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Disposable Outcome : Has Los Angeles Become America's Trashiest City?

March 08, 1987|JACK SMITH

At a time when we live in fear of nuclear annihilation, it may seem trifling to complain about litter.

However, we might as well try to improve the quality of urban life as long as we have it.

Perhaps I am depressed by litter because I remember a time when Los Angeles was almost litter-free. The sidewalks were so clean that if you saw a scrap of paper on the sidewalk, you would pick it up and drop it in the next trash barrel.

It was as if everyone had a stake in the city's cleanliness and everyone did his or her part.

Today Los Angeles is no longer exemplary; in fact, it must be among the trashiest cities in the nation.

Not only does Broadway look like one long trash-barrel spill, but every neighborhood also has its blighted corner, supermarket or shopping center. Litter lies on sidewalks like fallen leaves, only not as pretty. It gluts the gutters.

Even the freeways, once so clean and well-kept, have succumbed to the sickness. The Pasadena Freeway is our oldest--and once was the prettiest. It threads through half a dozen pleasant little parks shaded by sycamore and eucalyptus trees.

Today it is hardly ever clean. It is befouled not only by the kind of litter that can be tossed out a car window, but also by the kind that can be disposed of only at the expenditure of will and effort. It is common to see mattresses flopped against the divider fences, sometimes barely outside the traffic lanes.

Not long ago the Pasadena Freeway was festooned for miles with toilet paper. It was probably fed out a car window at night by a load of drunks. Lots of juvenile fun; but, of course, a crew of street cleaners, working in great danger and at great cost to the taxpayers, had to clean it up.

Mattresses and refrigerators I can understand; they are dropped along the streets by people who don't know how else to get rid of them, don't know that the city would have picked them at their home. The candy and hamburger wrappers and plastic cups are the products of indifference and laziness. The rest is vandalism.

Remembering how we used to pick up isolated scraps of trash, I wonder if we aren't making the wrong appeal. By posting signs that say DO NOT LITTER and warning that violators may be fined $500, we may merely be challenging the scofflaws. Realistically, they know that no judge is going to sock them $500 for tossing aside a Milky Way wrapper. Maybe a $25 fine would be more effective, but who would arrest the miscreants? Do the cops really have time to put the cuffs on litterers? Or even to issue citations?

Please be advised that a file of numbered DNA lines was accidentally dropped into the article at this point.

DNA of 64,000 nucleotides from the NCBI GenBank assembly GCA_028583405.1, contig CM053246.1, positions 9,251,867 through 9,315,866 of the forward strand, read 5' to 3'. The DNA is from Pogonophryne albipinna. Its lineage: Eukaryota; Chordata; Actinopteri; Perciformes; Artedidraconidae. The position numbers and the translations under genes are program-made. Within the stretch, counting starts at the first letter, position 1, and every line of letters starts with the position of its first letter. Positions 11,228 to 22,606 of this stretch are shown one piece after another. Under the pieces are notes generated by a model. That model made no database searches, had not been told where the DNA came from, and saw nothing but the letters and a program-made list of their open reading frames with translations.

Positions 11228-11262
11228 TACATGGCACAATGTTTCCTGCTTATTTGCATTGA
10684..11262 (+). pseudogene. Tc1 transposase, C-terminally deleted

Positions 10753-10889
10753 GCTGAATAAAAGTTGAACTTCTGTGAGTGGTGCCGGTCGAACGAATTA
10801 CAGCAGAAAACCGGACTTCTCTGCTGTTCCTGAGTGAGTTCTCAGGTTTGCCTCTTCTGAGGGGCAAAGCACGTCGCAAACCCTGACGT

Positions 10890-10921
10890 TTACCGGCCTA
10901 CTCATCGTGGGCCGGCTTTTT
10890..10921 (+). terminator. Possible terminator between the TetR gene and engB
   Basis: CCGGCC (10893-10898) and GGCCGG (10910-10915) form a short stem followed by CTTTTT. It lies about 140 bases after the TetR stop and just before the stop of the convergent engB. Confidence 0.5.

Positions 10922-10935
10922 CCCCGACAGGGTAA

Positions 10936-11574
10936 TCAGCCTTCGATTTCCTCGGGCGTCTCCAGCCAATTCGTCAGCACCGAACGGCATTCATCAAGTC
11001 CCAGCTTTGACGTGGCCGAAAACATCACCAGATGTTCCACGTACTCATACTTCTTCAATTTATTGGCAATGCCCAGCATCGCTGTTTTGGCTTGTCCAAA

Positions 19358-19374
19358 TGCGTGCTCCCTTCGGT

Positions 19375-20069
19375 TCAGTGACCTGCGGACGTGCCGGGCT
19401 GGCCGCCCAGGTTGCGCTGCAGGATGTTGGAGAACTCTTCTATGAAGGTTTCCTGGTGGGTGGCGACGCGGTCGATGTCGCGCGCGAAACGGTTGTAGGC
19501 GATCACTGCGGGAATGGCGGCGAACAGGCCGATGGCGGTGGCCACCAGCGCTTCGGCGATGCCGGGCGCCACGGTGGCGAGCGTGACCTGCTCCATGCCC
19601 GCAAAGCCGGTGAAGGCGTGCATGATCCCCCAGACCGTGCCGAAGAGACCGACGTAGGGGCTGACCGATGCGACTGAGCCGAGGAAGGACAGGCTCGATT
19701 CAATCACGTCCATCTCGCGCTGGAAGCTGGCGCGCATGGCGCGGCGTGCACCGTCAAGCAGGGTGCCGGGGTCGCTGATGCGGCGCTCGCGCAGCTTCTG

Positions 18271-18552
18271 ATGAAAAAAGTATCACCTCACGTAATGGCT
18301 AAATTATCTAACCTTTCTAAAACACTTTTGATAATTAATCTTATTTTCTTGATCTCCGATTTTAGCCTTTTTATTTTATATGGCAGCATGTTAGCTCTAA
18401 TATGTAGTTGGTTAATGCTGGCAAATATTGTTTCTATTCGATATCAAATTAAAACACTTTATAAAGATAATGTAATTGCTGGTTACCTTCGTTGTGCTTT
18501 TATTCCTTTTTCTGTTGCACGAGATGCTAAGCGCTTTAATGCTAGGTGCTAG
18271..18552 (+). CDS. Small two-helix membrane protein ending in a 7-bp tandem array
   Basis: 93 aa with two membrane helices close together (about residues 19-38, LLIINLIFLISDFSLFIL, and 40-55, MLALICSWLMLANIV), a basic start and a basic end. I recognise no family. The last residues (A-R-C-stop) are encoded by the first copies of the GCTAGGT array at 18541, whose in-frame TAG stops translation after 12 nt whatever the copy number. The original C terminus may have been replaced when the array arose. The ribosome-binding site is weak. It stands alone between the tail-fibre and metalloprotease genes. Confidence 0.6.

Pride can accomplish miracles.

Notice that in neighborhoods where graffiti are ubiquitous, the gangs have spared street murals from their desecrations.

For 60 miles between Tijuana and Ensenada, the Baja freeway runs beside a beautiful seascape. The road is lined with flowers and pink crushed rock. It is one of the world's most beautiful drives, and I have almost never seen a scrap of litter on it. This seems to be accomplished by signs that say simply NO TIRE BASURA , which means, literally, Don't Throw Trash.

I wonder, though, whether it's that sign or merely the exhilaration one feels in driving this freeway that moves motorists to keep it clean. Maybe we should try appealing to the sense of good citizenship that lies dormant in most of us. Perhaps a more gracious warning sign than DO NOT LITTER would do the trick.

Zelda Aronson of Hollywood recalls signs she saw on the streets of Edinburgh, Scotland, in 1955. They said:

"The amenity of our streets is recommended to your care."

Lovely, isn't it? The Scots have always been a poetic race.

Evidently those signs work. I walked down Princes Street in Edinburgh a few years ago, and I remember being impressed by its cleanliness and beauty. Certainly, it is among the most pleasant streets in Christendom.

I was shocked by the filth of Broadway when I visited it a few years ago to shop at an electronics store. The sidewalks had been inundated with wrappers, cups, leaflets, newspapers and even a few articles of clothing. I noticed, though, that the occasional trash barrels were heaping full, and that the trash lay heavily about them, as if it had been tossed on and fallen off. Many people must be trying.

A few months ago I went back and saw a team of three men in red smocks cleaning up the sidewalk and gutters near 5th Street. The job looked hopeless, but at least the city was trying.

I just wonder what would happen if we were to post signs all over town that said:

"The amenity of our streets is recommended to your care."

It couldn't hurt.

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